Alber Elbaz, Fashion Designer, Dies of Covid at 59

Alber Elbaz, an Israeli fashion designer born in Morocco who rejuvenated Lanvin and recently started his own company, AZ Factory, died in Paris on Saturday. He was 59 years old.

Richemont, the company that supports Mr Elbaz’s project, confirmed the death on Sunday. A Richemont spokeswoman said the cause was Covid-19.

“Alber had a well-deserved reputation as one of the brightest and most popular figures in the business,” Richemont chairman Johann Rupert said in a statement. “His intelligence, sensitivity, generosity and unbridled creativity have always impressed me.”

“You made us dream, you made us think, and now you are flying,” wrote AZ Factory on its website. “Love, trust and respect, always. ❤️ Alber, we love you forever. “

Mr. Elbaz started AZ Factory after a five year hiatus following his sudden discharge from Lanvin, where he was fashion director from 2001 to 2015. During his time there, he transformed Lanvin, the oldest surviving but dusty French fashion house, into a more modern and well-known brand, whose creations were worn by the likes of Beyoncé, Meryl Streep, Lupita Nyong’o, Pharell Williams, Natalie Portman and Harry Styles .

A beloved and talented designer, Mr. Elbaz was known for his generosity – he sent flowers to other designers before their shows – self-deprecating humor and self-questioning.

Mr Elbaz often mentioned being overweight and said being thin was a fantasy that influenced his work. He turned this fantasy into ease by turning his creations into comfortable and sometimes subtly eccentric clothing.

Ms. Portman once called him the “ultimate mentor for fashion philosophers”.

“He says things to me like, ‘Wear apartments. You are little It’s way cooler not to pretend, ”Ms. Portman told Time in 2007 when magazine named Mr. Elbaz one of the 100 Most Influential People in the World.

But for the elegance and extravagance he gave his creations, Mr Elbaz tried to keep his private life simple – a whisperer in a world full of excitement, image and screaming, he said in 2015 when he received the Fashion Group International Award.

He once compared the job of a designer to that of a concierge in a fancy Manhattan hotel.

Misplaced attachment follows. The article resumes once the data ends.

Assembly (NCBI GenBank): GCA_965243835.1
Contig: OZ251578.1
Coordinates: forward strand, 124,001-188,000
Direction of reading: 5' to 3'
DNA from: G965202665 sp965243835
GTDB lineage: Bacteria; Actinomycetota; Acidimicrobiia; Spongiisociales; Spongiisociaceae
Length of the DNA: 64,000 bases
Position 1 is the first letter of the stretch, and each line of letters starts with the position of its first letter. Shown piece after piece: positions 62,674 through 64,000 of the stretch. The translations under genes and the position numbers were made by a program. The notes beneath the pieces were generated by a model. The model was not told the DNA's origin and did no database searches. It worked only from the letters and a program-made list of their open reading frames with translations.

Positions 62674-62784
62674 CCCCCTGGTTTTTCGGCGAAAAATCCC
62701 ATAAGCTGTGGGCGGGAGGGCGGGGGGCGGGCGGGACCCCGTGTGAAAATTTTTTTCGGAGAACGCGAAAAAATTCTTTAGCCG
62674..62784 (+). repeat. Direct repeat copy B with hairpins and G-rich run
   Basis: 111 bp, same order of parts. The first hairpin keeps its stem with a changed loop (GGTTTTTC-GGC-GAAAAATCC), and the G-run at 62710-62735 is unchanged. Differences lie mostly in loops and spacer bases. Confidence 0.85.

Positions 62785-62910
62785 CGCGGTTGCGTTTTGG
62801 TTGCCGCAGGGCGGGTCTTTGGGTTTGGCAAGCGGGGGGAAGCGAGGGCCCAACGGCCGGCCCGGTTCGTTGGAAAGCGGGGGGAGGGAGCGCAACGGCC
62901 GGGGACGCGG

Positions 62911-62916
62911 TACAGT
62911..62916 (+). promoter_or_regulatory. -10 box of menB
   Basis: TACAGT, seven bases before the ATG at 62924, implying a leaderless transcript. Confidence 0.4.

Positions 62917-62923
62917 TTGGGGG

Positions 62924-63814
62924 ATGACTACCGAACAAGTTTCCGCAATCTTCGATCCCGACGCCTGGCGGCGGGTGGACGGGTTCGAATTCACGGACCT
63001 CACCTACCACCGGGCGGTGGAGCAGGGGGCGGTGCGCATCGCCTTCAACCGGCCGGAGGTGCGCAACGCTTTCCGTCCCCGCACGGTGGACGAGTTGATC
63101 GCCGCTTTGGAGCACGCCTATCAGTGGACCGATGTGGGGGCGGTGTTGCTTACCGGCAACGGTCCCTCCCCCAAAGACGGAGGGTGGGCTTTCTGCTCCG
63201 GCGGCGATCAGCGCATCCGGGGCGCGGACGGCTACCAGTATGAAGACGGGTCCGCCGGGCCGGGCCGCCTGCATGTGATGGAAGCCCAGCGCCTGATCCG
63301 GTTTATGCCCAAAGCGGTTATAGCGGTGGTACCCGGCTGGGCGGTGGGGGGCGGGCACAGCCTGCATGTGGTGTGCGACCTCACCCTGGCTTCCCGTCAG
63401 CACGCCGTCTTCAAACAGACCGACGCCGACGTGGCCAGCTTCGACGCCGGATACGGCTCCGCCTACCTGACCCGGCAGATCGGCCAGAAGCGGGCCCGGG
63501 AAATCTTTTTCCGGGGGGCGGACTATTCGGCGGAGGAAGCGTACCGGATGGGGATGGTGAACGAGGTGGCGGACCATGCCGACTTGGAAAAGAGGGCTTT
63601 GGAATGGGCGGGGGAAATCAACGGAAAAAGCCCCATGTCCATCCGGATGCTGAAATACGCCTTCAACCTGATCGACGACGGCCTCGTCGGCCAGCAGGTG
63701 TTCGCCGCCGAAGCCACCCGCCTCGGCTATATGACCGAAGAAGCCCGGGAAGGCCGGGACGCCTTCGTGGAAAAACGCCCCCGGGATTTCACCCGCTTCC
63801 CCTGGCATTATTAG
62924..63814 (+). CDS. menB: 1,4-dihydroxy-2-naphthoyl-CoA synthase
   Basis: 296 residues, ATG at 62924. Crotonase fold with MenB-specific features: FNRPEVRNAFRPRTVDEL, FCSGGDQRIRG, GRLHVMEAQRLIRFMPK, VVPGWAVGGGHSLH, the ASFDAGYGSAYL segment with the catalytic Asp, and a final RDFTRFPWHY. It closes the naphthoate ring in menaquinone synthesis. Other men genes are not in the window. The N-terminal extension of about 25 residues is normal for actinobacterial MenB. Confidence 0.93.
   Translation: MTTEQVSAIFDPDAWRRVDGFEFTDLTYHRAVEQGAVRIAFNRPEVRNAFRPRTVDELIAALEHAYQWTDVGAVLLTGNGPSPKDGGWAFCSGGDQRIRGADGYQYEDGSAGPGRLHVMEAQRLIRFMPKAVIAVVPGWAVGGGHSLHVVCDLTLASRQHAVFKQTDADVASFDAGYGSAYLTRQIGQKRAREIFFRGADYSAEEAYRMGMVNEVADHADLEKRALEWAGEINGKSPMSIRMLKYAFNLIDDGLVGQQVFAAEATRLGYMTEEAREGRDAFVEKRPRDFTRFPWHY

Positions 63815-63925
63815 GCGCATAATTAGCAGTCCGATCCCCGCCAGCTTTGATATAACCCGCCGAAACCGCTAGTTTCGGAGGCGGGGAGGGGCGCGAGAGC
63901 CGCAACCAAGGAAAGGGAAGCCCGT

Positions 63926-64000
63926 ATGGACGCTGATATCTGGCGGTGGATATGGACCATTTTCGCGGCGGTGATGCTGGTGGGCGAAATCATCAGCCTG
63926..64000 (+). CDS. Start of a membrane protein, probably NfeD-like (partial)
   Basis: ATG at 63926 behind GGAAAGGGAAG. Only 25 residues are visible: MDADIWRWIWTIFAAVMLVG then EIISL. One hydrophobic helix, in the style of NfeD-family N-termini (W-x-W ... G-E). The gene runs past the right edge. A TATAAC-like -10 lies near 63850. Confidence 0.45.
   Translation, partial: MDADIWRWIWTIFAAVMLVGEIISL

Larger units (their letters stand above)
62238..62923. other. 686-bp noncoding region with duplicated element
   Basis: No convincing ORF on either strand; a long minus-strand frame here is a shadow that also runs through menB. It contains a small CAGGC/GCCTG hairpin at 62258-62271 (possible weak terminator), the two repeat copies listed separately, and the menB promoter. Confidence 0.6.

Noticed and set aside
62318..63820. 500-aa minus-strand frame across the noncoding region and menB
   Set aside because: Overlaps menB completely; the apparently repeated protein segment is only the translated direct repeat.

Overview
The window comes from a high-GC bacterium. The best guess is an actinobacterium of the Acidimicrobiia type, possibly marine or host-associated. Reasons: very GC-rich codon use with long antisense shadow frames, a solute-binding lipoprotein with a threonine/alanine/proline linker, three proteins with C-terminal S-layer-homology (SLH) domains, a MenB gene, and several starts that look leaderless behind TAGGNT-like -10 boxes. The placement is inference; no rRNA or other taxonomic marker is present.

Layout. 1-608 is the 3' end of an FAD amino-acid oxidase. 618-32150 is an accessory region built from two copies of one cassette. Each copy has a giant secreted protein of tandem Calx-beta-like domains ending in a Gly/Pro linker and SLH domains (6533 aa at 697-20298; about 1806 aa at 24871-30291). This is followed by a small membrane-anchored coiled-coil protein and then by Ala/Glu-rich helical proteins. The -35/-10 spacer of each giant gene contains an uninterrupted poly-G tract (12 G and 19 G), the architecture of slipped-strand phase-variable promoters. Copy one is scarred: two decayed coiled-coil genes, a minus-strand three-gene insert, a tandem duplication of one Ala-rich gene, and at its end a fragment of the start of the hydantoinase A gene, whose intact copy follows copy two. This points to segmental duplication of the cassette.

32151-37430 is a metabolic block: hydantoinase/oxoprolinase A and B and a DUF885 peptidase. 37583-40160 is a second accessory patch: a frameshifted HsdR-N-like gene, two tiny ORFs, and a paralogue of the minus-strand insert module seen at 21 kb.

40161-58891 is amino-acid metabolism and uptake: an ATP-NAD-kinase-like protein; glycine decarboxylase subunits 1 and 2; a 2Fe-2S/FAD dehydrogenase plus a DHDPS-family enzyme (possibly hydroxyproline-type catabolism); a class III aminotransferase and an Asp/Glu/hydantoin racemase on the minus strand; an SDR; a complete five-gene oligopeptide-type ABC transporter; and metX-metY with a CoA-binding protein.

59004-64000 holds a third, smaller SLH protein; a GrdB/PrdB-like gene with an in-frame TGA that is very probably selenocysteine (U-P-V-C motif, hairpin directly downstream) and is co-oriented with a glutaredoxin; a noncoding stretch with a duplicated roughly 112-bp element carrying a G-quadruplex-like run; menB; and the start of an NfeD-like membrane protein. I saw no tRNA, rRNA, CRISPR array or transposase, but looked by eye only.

The world of intricate clothes, cat walks, and red carpets was a world he publicly embraced, but which he continued to fear. A world that he said was not reality.

“You don’t have to go back to anything to keep the dream going,” Elbaz told The New Yorker in 2009. “The moment the dream becomes a reality and you mingle too much with all these people …” he added. leave his sentence unfinished.

Luxury clothing, however, came at a price that he readily justified: Mr Elbaz once compared a fashion collection to a vaccine – an easy-to-duplicate product, but not cheap to make.

Albert Elbaz was born in Morocco in 1961 and grew up in Israel. After studying fashion design in Tel Aviv, he moved to New York in the mid-1980s, where he removed the T from his first name to avoid mispronunciation.

In New York, Mr. Elbaz became the assistant designer of Geoffrey Beene. In 1997 he moved to Paris to become head of prêt-à-porter design at Guy Laroche. He also directed Yves Saint Laurent’s ready-to-wear collections.

Then Lanvin came along in 2001 and tried to blur the lines between seasonal collections and generations, between the Parisian chic and the practical.

At the time of his departure, Lanvin was struggling with declining revenues, which Mr. Elbaz attributed to a lack of strategy and investment.

With his new brand AZ Factory, supported by Richemont, the Swiss luxury company, he brought a vision: to make clothes that women would like to wear at a cheaper price.

“I asked myself,” If I were a woman what would I want? “Mr. Elbaz told the New York Times in January.” Something comfortable at first. Something fun. Something I can eat a big piece of cake with. “

That allowed him to create the simplest things he’d ever done, he said – although he’d also compared the making of his new brand to birth.

“My hormones are burning,” added Mr. Elbaz. “I itch so much. I cry and laugh within seconds. “

Elizabeth Paton and Vanessa Friedman contributed to the coverage.